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Antibiotics in your meat? The ethanol industry might be partly to blame

Photo by USDA.

Last year, while touring a fairly small, pasture-based farmstead cheese company, I found myself in a giant feed barn with a group of curious foodies. It was one of the last stops before the cheese tasting, so no one wanted to linger. But I have a distinct memory of what it was like to stand there staring at the giant piles of grains, thinking: “The cows eat all this, on top of the grass?”

Like many dairies and livestock operations, the farm owners had been able to lower their feed costs by using the byproducts of industrial food and fuel production. Towering around us that day, we were told, were giant piles of canola pellets, cotton seeds, and soy hulls (from oil production), and dried distillers grains (from ethanol production).

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Study: GMO crops are killing butterflies

Photo by David Slater.

We’re all familiar with Big Ag’s bad reputation of picking on small-scale and organic farmers. Now Monsanto and its cronies are beating up an even more innocuous set of victims: beautiful, defenseless monarch butterflies.

A new study from the University of Minnesota and Iowa State University fingers Monsanto’s genetically modified corn and soybean crops as the culprit behind monarch butterflies’ declining populations.

Between 1999 and 2010, the same period in which so-called GMO crops became the norm for farmers, the number of monarch eggs declined by an estimated 81 percent across the Midwest, the researchers say.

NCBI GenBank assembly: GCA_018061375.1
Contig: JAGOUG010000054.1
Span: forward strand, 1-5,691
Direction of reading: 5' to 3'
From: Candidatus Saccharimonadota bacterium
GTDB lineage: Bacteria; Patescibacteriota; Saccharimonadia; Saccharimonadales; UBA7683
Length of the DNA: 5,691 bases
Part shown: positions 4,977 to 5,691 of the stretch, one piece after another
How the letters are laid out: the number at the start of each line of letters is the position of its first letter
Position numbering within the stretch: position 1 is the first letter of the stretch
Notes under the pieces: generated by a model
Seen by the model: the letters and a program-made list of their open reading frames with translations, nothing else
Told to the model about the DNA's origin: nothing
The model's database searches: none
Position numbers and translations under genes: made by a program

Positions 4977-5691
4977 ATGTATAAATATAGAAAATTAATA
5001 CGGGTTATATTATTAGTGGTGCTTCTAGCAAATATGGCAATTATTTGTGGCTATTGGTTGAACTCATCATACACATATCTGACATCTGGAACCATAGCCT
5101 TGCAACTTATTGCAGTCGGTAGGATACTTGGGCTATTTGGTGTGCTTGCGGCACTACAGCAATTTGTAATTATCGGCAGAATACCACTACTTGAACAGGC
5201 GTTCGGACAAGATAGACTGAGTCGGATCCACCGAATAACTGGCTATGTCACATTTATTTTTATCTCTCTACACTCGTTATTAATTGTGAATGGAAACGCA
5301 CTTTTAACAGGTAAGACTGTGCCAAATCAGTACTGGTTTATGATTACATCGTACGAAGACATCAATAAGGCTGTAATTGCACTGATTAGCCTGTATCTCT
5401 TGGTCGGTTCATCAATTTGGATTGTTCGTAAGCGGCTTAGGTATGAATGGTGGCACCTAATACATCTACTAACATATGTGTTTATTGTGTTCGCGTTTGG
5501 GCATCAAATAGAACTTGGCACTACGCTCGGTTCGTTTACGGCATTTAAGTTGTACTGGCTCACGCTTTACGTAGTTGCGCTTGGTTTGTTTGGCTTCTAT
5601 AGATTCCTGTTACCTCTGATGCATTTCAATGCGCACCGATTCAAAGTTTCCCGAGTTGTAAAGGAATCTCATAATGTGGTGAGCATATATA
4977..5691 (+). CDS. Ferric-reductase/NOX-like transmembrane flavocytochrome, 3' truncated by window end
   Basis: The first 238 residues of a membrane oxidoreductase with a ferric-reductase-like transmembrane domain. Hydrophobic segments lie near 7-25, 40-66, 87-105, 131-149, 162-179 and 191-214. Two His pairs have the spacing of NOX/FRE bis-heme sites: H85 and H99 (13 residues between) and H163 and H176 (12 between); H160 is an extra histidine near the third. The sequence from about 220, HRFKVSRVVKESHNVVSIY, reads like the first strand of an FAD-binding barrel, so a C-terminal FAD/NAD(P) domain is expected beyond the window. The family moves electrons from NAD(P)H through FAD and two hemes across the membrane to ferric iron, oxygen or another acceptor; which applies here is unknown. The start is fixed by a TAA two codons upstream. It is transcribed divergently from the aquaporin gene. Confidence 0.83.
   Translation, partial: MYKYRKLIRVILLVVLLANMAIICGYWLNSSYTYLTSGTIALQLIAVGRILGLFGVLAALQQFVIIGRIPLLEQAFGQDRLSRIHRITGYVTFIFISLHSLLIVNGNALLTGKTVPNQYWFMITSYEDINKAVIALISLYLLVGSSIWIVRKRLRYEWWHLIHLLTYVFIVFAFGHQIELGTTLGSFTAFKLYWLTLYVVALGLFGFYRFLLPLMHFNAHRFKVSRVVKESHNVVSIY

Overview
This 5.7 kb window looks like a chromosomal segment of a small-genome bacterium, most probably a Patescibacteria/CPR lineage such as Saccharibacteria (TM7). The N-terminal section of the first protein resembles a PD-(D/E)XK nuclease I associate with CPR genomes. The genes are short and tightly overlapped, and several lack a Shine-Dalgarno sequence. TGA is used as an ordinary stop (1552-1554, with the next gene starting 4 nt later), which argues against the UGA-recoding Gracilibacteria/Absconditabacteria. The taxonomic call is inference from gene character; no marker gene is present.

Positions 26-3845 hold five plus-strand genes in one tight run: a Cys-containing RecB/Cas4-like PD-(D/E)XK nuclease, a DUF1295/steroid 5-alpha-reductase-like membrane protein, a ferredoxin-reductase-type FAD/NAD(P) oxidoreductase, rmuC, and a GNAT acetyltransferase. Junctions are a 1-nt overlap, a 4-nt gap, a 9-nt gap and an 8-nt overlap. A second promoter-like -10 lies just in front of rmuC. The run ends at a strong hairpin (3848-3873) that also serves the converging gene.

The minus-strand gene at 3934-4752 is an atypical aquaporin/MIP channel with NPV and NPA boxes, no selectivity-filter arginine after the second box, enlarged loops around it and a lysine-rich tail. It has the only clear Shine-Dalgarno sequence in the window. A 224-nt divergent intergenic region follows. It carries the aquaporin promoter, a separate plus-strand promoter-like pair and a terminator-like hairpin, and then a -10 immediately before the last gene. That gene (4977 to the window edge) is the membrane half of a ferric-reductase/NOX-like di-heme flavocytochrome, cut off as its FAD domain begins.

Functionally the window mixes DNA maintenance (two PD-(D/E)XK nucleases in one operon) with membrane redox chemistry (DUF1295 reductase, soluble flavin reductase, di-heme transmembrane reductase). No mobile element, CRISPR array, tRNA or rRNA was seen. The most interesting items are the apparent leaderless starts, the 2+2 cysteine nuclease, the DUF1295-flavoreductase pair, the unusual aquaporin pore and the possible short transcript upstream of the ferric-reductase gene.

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Corn, corn everywhere — and not a drop to eat

This spring, commodity farmers will plant more corn, soy, and wheat than they have since World War II.

If you want to understand the state of American commodity agriculture at the moment, you need only read this recent Bloomberg article. It begins:

U.S. farmers will plant the most acres in a generation this year, led by the biggest corn crop since World War II, taking advantage of the highest agricultural prices in at least four decades.

They will sow corn, soybeans and wheat on 226.9 million acres, the most since 1984, a Bloomberg survey of 36 farmers, bankers and analysts showed. The 2.5 percent gain means an expansion the size of New Jersey, as growers target fields left fallow last year and land freed up from conservation programs.

According to the article, American farms brought in a net income of over $100 billion last year. As farmer Todd Wachtel told Bloomberg, “There is unlikely to be any ground that won’t be planted this year ... Farmers know that they have to plant more when prices are high because they may not last.”